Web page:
On November 1st, 2000, 67 miles of the Lower Delaware River along the border of eastern Pennsylvania and western New Jersey, and three Pennsylvania tributaries received Federal Wild and Scenic Designation.

Rich in colonial and revolutionary American history and natural and recreational resources, The lower Delaware River region contains immense resource diversity, combining an area of high population density with a wealth of natural, cultural, and historical resources and recreational opportunities. The river valley houses cliffs rising 400 feet above the rivers that provide for magnificent scenery and habitat unique to the region. The south-facing, desert-like slopes are home to the prickly pear cactus, while the north-facing slopes display flora and fauna usually only found in arctic-apline climates.

The river itself provides habitat for American shad, striped bass, and river herring and is an important component of the Atlantic Flyway, one of four major waterfowl routes in North America. From a historic viewpoint, the river is one of the most significant corridors in the nation, containing buildings used during Washington's famous crossing, historic navigation channels, Native American and colonial archeological sites, and 19th century mills.

2006 Flood as seen from the Milford Bluffs

2006 Flood as seen from the Milford Bluffs

Stover Mill

Stover Mill, Tinicum, PA

The oversight of the Wild and Scenic sections of the Delaware River is a cooperative effort between the National Park Service, the Delaware River Greenway Partnership, and the Lower Delaware Management Council. View the Lower Delaware Wild and Scenic Management Plan here. Additionally, the entire 197-mile non-tidal Delaware River from Hancock, N.Y. to Trenton, N.J., which includes the Lower Delaware Wild and Scenic sections is protected by the Delaware River Basin Commission "Special Protection Waters" program. According to the Delaware River Basin Commission, the Delaware River has a "Special Protection Waters" anti-degradation policy on the longest stretch of any river in the United States of America. Learn more about DRBC Special Protection Waters program here.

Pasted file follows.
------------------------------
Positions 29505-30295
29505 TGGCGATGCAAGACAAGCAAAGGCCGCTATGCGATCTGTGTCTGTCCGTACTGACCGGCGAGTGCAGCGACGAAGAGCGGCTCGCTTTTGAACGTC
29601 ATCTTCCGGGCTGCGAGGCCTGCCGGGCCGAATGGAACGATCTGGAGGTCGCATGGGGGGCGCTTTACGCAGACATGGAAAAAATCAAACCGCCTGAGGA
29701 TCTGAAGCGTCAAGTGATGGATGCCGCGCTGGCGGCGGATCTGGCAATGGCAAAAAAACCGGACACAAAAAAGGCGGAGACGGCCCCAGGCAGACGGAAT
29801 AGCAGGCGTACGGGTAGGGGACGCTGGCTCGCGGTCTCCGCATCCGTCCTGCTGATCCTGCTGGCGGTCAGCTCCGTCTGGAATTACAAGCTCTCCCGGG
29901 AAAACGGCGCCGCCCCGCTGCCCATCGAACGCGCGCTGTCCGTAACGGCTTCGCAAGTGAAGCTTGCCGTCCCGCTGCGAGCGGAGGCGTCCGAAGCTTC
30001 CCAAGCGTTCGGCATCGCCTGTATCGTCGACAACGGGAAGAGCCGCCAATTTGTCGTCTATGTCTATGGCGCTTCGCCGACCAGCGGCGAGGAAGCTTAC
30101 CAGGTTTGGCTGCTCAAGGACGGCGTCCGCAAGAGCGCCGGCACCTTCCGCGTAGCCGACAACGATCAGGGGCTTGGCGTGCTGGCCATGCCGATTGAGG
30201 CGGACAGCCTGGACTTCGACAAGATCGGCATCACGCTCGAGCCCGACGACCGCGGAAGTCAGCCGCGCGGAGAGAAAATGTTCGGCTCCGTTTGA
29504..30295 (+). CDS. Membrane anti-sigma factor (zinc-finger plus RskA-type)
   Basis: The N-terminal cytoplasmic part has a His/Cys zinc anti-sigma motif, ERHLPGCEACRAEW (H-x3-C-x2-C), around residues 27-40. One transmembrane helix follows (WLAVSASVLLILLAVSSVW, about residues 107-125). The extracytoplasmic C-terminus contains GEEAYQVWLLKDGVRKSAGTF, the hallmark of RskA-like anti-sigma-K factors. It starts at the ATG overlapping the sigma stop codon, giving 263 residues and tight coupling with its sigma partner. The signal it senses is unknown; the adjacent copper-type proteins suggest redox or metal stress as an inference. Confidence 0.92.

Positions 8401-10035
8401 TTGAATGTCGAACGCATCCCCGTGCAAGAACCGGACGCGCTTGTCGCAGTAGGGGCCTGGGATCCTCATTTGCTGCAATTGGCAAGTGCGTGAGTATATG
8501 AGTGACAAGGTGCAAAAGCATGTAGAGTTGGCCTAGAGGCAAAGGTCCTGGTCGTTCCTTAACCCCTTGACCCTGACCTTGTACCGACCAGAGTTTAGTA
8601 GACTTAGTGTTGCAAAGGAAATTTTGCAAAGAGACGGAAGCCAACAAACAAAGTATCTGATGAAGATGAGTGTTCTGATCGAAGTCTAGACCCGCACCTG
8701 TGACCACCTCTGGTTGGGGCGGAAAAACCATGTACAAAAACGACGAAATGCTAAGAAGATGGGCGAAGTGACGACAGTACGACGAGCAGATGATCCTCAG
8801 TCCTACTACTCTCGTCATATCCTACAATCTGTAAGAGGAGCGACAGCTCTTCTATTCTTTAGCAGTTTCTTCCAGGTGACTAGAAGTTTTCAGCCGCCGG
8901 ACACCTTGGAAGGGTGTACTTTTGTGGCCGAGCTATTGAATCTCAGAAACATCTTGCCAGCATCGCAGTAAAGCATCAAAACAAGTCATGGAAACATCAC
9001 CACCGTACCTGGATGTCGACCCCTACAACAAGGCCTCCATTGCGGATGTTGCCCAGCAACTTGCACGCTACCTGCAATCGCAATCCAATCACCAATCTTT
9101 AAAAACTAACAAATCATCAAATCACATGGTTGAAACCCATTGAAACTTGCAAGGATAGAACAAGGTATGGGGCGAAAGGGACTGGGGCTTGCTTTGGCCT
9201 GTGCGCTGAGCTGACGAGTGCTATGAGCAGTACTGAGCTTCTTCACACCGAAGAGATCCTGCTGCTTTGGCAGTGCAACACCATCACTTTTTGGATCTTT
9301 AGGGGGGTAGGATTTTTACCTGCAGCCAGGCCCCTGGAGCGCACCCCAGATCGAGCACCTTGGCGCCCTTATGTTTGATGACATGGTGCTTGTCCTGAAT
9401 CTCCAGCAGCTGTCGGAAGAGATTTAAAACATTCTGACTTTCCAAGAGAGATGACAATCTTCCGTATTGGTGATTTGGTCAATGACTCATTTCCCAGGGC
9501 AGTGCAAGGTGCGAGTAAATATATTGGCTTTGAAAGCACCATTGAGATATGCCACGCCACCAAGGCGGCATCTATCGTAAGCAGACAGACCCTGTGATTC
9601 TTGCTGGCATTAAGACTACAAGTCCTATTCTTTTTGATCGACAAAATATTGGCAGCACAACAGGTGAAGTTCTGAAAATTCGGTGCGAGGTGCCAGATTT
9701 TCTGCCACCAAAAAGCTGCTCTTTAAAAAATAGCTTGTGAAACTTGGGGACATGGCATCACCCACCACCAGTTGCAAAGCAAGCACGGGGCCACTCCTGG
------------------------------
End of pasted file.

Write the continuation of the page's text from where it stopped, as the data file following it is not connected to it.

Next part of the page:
Four  tributaries in the Lower Delaware are also designated, including the Musconetcong River, (3.5 mile stretch from Saxton Falls to Route 46 and the 20.7 mile stretch from King’s Highway Bridge to railroad tunnels at Musconetcong Gorge, designated in 2006), Tinicum Creek (headwaters of two upper branches to the Delaware River confluence), Tohickon Creek, (downstream of Lake Nockamixon to the Delaware River confluence), and Paunacussing Creek (portions
passing through Solebury Township to the Delaware River).

Musconetcong Tunnels
Tinicum Creek
Tohickon Creek
Paunacussing Creek